May 29, 2018

Monday Morning Quarterback Marketing Digest. Happy Memorial Day Weekend! Here are some marketing and research thoughts that could help you this week.

IS FACEBOOK A GOOD MARKETING TOOL FOR YOU? – Today, most businesses have a Facebook (FB) page. Here are three questions you need to answer YES to, if you want to use Facebook as a marketing tool.

(1) Is your company ready for social engagement? – Facebook is a customer engagement tool. It is social media, which means users want a personal connection to your company and what you are doing. Your fans will see your page as a reflection of you, the company, not an advertising space. Can you share relevant and interesting tidbits often? If you hardly ever post, your customers might think you don’t care about them. And if you are facing a PR issue, you can bet your customers will post on your page – and elsewhere, too – about it. If you don’t have the staff or tools you need to respond in a timely way, Facebook is not for you.

(2) Do you know your customer? – Various studies have revealed that people spend a lot of time daily on social media: YouTube (40 minutes), Facebook (35 minutes), snapchat (25 minutes), Instagram (15 minutes) and Twitter (1 minute). Kids and teenagers spend 6-8 hours a day on social media (texting is number one). Interesting, as parents and grandparents have joined the Facebook generation, the under 30 group has shifted to other social media. But are your potential customers on Facebook? That is why every company needs to conduct customer research to know the social media habits of their customer base. We can help do this.

(3) Do people want engagement with your company? – Some industries are ideal for Facebook marketing. Travel and Leisure is one of them. People love to travel and they love sharing experiences on social media. But other industries like plumbing and banking are not good FB candidates. Do you really want more social connection with your banker or your plumber? A simple way to judge your engagement potential is to check your FB Likes. Are they growing? Likes, introduced in 2009, are not as valuable as they once were (I will cover this in a future post), but if your Likes are not growing, Facebook might not be the tool for your business. Sure, FB can be a useful online informational platform for you, but it won’t be a proactive marketing tool.

Have questions or need help with Facebook? We can conduct the research needed to discover your customers’ social media habits and we can also run your FB campaign. Let us know if you need help.

ARE YOU PART OF THE LOST GENERATION? – In an examination of household wealth, researchers have defined people that were born in the 1980s as the “lost generation.” For the analysis, Federal Reserve Bank of St. Louis researchers estimated typical life cycle wealth trajectories using the 1989 through 2016 Survey of Consumer Finances. Two stories emerged, and only one had a happy ending.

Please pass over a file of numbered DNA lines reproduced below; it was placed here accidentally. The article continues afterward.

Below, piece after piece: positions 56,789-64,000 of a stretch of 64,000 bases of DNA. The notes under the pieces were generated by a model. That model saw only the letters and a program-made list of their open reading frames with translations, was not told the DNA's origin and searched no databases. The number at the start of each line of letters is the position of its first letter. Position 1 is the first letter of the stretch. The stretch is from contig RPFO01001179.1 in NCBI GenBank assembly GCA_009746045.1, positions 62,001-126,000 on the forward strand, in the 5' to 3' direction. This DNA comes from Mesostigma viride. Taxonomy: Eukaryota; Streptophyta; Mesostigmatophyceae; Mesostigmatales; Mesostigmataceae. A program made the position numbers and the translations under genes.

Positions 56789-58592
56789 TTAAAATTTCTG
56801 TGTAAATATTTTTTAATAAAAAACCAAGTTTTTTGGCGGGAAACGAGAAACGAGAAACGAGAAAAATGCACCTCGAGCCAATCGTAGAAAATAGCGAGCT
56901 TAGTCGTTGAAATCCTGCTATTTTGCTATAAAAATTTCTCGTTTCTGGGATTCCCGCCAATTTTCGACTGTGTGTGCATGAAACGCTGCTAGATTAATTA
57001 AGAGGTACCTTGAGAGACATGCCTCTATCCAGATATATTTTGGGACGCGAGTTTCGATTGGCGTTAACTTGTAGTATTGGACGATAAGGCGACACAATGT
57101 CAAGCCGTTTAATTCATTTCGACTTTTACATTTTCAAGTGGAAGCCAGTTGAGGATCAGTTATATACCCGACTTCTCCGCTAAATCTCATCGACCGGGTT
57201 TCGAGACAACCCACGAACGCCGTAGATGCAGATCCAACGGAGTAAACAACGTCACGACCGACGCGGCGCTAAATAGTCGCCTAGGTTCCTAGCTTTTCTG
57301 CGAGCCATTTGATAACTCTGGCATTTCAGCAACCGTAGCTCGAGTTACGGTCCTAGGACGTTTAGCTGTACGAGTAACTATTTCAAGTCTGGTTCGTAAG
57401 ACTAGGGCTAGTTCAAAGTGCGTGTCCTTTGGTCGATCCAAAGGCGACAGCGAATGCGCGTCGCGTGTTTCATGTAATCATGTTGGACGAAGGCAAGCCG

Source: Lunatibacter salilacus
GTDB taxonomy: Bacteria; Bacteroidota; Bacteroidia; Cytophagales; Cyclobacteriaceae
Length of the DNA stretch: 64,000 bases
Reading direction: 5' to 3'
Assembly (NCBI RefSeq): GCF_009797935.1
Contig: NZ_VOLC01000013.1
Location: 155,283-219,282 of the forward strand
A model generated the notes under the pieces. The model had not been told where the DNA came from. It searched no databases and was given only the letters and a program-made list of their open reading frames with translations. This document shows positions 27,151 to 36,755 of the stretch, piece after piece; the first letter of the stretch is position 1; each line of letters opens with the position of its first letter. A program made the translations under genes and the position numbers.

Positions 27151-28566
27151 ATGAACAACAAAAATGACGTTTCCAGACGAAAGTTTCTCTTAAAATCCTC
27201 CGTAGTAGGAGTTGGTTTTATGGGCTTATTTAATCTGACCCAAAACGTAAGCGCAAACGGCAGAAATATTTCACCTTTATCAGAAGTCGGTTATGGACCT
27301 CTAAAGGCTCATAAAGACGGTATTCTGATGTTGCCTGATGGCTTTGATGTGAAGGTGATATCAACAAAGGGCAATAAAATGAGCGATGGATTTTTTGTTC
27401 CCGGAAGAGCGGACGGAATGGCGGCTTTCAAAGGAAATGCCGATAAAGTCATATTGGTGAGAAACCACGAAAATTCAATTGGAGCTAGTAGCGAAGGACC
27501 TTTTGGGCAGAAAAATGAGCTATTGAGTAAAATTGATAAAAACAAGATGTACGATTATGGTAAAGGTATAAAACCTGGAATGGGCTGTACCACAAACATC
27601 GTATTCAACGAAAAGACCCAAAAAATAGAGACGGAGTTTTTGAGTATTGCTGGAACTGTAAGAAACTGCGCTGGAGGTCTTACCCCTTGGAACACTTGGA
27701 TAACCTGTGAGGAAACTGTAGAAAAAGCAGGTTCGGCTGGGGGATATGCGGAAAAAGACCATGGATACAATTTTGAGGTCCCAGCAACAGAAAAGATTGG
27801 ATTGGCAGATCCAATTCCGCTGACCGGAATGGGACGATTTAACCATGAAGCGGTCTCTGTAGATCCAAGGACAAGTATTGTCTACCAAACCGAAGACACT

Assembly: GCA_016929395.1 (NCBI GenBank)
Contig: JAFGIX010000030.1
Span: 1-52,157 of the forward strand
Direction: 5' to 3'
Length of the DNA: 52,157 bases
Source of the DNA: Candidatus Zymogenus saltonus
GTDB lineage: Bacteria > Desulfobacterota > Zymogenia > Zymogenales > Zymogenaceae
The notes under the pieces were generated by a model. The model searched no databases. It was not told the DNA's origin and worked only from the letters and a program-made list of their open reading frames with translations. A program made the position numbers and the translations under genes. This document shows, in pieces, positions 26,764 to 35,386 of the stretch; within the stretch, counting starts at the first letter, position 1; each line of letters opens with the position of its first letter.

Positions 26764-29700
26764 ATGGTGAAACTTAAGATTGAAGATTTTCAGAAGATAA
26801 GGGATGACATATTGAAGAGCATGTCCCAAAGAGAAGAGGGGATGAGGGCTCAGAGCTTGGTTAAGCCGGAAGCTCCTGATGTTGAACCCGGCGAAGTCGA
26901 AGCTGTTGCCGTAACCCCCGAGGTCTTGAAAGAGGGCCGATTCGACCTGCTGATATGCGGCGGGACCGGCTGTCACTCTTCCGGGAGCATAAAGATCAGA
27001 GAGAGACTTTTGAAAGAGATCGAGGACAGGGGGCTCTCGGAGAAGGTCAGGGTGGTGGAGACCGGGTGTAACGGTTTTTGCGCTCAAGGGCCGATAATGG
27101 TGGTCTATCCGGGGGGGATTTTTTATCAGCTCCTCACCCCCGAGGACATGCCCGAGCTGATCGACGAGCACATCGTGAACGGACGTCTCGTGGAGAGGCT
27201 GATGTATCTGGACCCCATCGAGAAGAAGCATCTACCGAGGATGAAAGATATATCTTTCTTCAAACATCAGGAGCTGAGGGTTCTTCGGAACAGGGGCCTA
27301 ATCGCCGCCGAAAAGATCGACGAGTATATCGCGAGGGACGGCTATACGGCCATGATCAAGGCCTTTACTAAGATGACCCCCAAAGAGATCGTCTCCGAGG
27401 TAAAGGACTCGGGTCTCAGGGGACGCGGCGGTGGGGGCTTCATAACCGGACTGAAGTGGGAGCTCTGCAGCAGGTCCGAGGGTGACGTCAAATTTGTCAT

Here’s the story with the happy ending: By 2016, the net worth of older Americans (born in the 1930s, 1940s, and 1950s) had recovered from the Great Recession (2008).

Here’s the other story: By 2016, the net worth of younger adults (born in the 1960s, 1970s, and 1980s) had not recovered. Those born in the 1960s were still 11% short of their expected net worth in 2016. Those born in the 1970s were 18% short. Those born in the 1980s were 34% short.

Housing debt explains the shortfall for the 1960s and 1970s cohorts. But few in the 1980s were homeowners during the housing bubble, so the shortfall is caused by other types of debt – student loans, auto loans, and credit card debt, said the researchers. There is still hope. People born in the 1980s have higher educational attainment and many years to catch up. But, the report concluded, “the 1980s cohort is at greatest risk of becoming a ‘lost generation’ for wealth accumulation.”

WHY CAN’T WE ALL GET ALONG? – It has a lot to do on where we live. In our research studies we have found that people that live in urban, suburban and rural counties see the world far differently. A new PEW Research survey also found that most urban and rural residents feel misunderstood by those who live in other types of communities.

While classifying counties as urban, suburban and rural is useful in helping understand how the country is changing, it’s important to keep in mind that there is a great deal of diversity within community types. To understand how these changes are playing out in your own community, you can use PEW’s interactive feature on their research, which has data on the nation’s 3,142 counties and county equivalents (such as parishes and independent cities). It is a fun bit of research to look at, click here

That is all for this week. Let me know if there are any specific research or marketing questions you are thinking about that I can cover in my weekly update.

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